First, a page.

Ultrasound therapy

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The ultrasound therapy is an area of physical therapy or electrical therapy and describes a medical procedure for pain relief and support of self-healing processes by means of ultrasound . The frequency range of ultrasound therapy is between 0.8 and 3 MHz.

For treatment, a transducer is moved evenly over the diseased area covered with contact gel, which is supposed to generate heat and tissue movement inside the body. A distinction must be made between treatment with continuous sound and treatment with impulse sound.


Both continuous and pulsed sound are used in ultrasound therapy. The type of sound plays a major role for the total duration of treatment and the ultrasonic strength to be set. Because of the strong heat generation, the entire face, spine and genital area should be excluded from the treatment.

In ultrasound therapy, both the diseased area can be treated locally and the supplying nerves can be stimulated. The area to be treated is covered with a contact gel to ensure optimal sound transmission. The transducer is now moved evenly and slowly over the area to be treated. It is important here to delimit the area to be treated as precisely as possible and not to cover more than three areas per treatment unit. The treatment time for an area is between one and two minutes. Chronic illnesses are treated for up to ten minutes, depending on their severity.

The strength of the ultrasound is given in watts per cm², the strength being between a minimum of 0.05 W / cm² and a maximum of 1.00 W / cm², which is strongly dependent on the type of sound.

There are also some combination procedures such as the simultaneous ultrasound procedure, which is a combination of ultrasound therapy and electrotherapy applications . In addition, similar to iontophoresis , what is known as phonophoresis is possible.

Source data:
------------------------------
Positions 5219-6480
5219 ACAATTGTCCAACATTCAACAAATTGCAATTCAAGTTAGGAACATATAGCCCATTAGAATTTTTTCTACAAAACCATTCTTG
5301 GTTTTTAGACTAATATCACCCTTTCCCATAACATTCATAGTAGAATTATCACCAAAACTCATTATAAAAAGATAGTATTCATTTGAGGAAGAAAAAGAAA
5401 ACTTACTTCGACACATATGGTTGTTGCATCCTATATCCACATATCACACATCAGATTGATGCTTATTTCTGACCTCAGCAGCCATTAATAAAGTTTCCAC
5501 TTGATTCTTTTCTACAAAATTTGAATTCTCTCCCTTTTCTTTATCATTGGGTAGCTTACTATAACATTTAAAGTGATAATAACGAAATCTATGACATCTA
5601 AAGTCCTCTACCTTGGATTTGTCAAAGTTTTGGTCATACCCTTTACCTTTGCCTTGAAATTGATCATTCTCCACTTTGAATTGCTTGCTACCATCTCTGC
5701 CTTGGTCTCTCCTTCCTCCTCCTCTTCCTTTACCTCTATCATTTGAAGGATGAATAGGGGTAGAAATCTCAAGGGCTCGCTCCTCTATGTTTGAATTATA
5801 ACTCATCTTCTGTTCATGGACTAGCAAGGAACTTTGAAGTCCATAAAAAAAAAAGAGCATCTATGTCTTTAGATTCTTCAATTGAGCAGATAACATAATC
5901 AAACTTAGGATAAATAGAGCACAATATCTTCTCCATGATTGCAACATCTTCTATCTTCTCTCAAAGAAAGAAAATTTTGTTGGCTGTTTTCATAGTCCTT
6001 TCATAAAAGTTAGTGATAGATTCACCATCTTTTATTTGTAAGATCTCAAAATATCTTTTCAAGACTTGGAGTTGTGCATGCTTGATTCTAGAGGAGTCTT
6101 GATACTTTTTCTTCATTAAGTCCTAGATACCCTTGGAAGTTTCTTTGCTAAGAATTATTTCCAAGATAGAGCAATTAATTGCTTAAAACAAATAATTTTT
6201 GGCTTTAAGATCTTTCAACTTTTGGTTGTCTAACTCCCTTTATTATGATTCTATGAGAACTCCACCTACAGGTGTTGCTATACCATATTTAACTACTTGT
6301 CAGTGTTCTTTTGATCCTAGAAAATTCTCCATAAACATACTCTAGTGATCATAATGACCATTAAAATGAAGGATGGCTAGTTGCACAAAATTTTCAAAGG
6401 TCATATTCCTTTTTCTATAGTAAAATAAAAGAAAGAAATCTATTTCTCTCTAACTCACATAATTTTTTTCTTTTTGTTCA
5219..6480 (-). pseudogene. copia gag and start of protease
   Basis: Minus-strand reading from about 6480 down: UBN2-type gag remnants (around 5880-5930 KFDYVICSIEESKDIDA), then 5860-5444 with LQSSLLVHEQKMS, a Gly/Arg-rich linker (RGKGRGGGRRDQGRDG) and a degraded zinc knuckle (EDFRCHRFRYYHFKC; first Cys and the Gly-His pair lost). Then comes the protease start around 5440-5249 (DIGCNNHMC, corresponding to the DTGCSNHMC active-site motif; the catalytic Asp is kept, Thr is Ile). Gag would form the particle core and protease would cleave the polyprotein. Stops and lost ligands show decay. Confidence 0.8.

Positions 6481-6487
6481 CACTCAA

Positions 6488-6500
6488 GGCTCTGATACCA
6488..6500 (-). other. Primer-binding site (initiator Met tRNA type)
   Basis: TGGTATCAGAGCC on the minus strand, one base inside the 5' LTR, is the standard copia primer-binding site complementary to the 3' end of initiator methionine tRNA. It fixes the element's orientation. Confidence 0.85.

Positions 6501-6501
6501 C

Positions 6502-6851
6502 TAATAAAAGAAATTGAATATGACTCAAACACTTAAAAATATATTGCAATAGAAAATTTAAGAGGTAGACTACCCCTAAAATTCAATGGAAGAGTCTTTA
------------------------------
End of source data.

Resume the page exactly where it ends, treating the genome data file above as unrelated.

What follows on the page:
The ultrasound acting on the body has a mechanical and thermal effect on the tissue.

The mechanical effect is a vibration effect. The sound pressure causes strong compressions and expansions in the surrounding tissue , which corresponds to the effect of a strong massage or connective tissue massage .

The thermal effect is created by the sound absorption of the body's own tissue. This generation of heat can certainly be used therapeutically, but it also gives cause for caution. The skin absorbs far less sound than the periosteum, which can lead to severe burns of the periosteum even if the skin is only slightly warm . The heat generation of the impulse sound is significantly less than that of the continuous sound, so that only the impulse sound is used when applied locally to bones.

In addition, it can lead to cell destruction and blood leakage into the tissue, as well as the formation of gas bubbles in the body tissue ( cavitation ).

Possible application

Ultrasound is sometimes used for myalgia , chronic muscle or tendon pain, fractures or scar / tissue adhesions. However, no treatment recommendations can be derived for these clinical pictures from the available data. As far as the application for fracture healing is concerned, a meta-analysis of 26 randomized controlled studies could not find any relevant effect. Because of the lack of effectiveness and in view of the expensive ultrasound devices, use for bone healing is not recommended.

On the basis of animal experiments, it is speculated whether ultrasound therapy could contribute to faster healing of (chronic) wounds on the skin, e.g. in older people with diabetes .

Contraindications include patients treated with radiation therapy, blood coagulation disorders ( hemophilia , anticoagulant drugs such as heparin or Marcumar ), vascular diseases ( varices , thromboses ), acute febrile diseases, tumors and metastases , as well as use over joint replacements made of polyethylene .

Related topics

Individual evidence

  1. G. Ebenbichler: Evidence-based medicine and ultrasound therapy of the skeleton. Journal of Rheumatology, 2009 Sep; 68 (7): 543-8. PMID 19669770
  2. Stefan Schandelmaier, Alka Kaushal, Lyubov Lytvyn, Diane Heels-Ansdell, Reed AC Siemieniuk: Low intensity pulsed ultrasound for bone healing: systematic review of randomized controlled trials . In: BMJ (Clinical research ed.) . tape 356 , February 22, 2017, ISSN  1756-1833 , p. j656 , doi : 10.1136 / bmj.j656 , PMID 28348110 , PMC 5484179 (free full text).
  3. ^ Rudolf W. Poolman, Thomas Agoritsas, Reed AC Siemieniuk, Ian A. Harris, Inger B. Schipper: Low intensity pulsed ultrasound (LIPUS) for bone healing: a clinical practice guideline . In: BMJ (Clinical research ed.) . tape 356 , February 21, 2017, ISSN  1756-1833 , p. j576 , PMID 28228381 .
  4. James A Roper, Rosalind C Williamson, et al. a .: Ultrasonic Stimulation of Mouse Skin Reverses the Healing Delays in Diabetes and Aging by Activation of Rac1. In: Journal of Investigative Dermatology . 2015, volume 135, p. 2842, doi: 10.1038 / jid.2015.224 .